Part of the Battle of Arras.
Attacking together for the first time, the four Canadian divisions stormed the ridge at 5:30am on 9 April 1917. More than 15,000 Canadian infantry overran the Germans all along the front. Incredible bravery and discipline allowed the infantry to continue moving forward under heavy fire, even when their officers were killed. There were countless acts of sacrifice, as Canadians single-handedly charged machine-gun nests or forced the surrender of Germans in protective dugouts. Hill 145, the highest and most important feature of the Ridge, and where the Vimy monument now stands, was captured in a frontal bayonet charge against machine-gun positions. Three more days of costly battle delivered final victory. The Canadian operation was an important success, even if the larger British and French offensive, of which it had been a part, had failed. But it was victory at a heavy cost: 3,598 Canadians were killed and another 7,000 wounded.
This was victory?
Well, it is the 90th anniversary coming up. The last Canadian soldier who fought at Vimy died at a nursing home only a few years ago. All his life every night he woke up screaming. For the last ten years, he re-lived the experience every day as well...he never left the trenches for those last years.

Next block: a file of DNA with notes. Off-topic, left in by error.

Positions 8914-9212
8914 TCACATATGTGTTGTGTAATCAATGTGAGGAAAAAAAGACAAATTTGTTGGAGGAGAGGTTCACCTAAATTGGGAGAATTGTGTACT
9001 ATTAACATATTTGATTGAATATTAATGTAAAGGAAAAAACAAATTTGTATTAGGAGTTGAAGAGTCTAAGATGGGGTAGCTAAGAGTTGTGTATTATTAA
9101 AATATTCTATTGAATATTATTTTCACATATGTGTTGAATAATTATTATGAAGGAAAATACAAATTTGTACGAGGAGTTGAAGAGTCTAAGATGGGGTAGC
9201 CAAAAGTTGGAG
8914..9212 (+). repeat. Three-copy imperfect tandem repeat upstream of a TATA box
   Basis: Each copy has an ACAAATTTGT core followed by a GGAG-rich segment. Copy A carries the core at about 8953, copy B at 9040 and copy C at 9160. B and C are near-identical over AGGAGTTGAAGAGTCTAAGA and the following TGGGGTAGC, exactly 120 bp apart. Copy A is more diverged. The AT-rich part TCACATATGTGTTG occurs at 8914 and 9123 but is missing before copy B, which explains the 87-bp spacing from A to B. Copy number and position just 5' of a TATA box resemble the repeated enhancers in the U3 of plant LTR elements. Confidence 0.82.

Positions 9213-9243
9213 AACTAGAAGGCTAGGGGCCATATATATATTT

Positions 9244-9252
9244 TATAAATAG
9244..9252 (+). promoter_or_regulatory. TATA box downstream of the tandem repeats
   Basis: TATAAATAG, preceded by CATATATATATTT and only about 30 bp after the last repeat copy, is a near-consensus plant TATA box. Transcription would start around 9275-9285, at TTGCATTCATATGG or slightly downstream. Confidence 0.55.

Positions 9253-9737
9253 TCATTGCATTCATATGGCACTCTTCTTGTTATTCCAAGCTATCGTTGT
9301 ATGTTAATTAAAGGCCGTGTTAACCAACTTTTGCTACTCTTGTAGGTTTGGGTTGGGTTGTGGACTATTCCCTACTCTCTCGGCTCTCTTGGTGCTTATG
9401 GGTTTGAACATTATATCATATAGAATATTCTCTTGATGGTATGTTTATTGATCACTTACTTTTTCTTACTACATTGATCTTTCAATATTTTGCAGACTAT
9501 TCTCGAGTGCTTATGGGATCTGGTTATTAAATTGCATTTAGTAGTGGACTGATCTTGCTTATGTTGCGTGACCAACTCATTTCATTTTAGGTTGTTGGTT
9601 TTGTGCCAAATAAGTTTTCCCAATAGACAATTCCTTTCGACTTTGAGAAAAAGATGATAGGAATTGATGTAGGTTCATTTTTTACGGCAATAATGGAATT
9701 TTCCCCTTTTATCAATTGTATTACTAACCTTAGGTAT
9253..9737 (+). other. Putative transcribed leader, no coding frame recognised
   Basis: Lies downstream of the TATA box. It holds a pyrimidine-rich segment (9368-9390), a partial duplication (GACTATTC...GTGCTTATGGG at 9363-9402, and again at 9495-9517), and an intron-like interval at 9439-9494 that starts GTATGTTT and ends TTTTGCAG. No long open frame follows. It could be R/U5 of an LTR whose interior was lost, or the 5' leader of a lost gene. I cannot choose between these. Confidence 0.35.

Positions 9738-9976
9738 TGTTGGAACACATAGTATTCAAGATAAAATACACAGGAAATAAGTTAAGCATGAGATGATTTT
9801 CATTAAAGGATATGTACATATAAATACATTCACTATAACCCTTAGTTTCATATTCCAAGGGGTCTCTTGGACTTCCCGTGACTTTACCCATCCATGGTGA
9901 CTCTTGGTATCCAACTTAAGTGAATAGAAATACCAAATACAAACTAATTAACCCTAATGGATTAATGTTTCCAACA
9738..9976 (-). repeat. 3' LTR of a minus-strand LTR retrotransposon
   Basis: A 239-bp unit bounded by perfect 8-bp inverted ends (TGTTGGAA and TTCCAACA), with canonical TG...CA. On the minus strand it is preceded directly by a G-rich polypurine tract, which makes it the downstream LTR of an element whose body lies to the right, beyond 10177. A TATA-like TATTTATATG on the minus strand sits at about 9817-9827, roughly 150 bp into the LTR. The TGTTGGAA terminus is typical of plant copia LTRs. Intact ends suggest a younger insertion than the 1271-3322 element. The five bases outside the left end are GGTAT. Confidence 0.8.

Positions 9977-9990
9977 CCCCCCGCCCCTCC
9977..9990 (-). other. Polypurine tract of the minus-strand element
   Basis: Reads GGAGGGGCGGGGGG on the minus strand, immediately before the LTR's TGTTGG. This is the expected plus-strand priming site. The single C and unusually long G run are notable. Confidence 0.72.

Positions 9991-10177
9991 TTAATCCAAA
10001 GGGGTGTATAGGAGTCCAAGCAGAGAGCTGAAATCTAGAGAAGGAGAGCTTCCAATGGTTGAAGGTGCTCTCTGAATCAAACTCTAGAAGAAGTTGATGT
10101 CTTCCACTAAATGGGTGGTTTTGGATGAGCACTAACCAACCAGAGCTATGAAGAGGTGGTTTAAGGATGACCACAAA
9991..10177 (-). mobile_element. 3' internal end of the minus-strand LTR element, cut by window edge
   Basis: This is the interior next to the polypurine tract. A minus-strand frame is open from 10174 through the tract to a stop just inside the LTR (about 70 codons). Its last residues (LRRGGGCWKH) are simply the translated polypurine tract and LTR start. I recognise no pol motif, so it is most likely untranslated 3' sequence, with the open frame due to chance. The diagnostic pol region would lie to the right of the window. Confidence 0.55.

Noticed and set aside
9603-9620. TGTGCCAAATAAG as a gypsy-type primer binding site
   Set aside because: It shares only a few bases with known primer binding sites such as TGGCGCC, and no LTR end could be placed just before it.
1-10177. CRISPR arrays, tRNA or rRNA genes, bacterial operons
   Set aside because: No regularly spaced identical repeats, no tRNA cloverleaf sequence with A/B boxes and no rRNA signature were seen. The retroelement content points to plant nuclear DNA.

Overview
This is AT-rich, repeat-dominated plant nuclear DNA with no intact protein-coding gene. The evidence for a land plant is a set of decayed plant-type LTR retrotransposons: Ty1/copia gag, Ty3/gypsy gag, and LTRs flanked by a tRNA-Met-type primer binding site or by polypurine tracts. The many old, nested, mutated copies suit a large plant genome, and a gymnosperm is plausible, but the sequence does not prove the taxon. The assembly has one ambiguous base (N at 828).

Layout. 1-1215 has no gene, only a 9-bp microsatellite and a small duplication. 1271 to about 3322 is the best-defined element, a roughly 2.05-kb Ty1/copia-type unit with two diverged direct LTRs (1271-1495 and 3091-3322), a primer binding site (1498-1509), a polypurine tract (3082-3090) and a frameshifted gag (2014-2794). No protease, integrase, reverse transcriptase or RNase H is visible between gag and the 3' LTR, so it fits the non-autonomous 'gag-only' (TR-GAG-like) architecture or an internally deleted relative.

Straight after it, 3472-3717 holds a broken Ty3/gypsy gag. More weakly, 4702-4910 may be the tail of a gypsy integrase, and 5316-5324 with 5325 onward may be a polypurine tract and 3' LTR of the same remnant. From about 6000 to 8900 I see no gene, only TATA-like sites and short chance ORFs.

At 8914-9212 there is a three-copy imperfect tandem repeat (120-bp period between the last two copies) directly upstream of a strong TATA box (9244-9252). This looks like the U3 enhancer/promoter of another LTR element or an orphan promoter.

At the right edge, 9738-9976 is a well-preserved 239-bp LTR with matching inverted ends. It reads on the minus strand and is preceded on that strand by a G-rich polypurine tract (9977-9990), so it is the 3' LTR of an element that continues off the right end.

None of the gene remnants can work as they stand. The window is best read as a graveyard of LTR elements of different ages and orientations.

When you scrape away the topsoil around the monument, you find the chalk and clay stained with thousands of streaks of rust, all side by side, and vertical into the earth, not even a fingers width between them. They are the rusted remnants of splinters from shells. Permanently staining the earth for miles up and down the Douai Ridge.
Makes me sick.
The picture is of Hitler touring the battle memorial site during world war two. He never touched war memorials, probably because he was wounded in the battle of Arras years before. He had a lot of respect for those men.
There will be a Vimy vigil downtown this weekend...all the lights, including street lights will be turned off, and the names of the fallen will be projected on the buildings around the war memorial. I will be there, and likely I will weep, as I usually do in such situations. In about four weeks, I will be at Hill 45 myself on Vimy Ridge. All the people will be gone, and maybe the grass will be recovering by then. Perhaps we will find the battles that Brenda's grandfather took part in....he was wounded before the "big push".
May they rest in peace.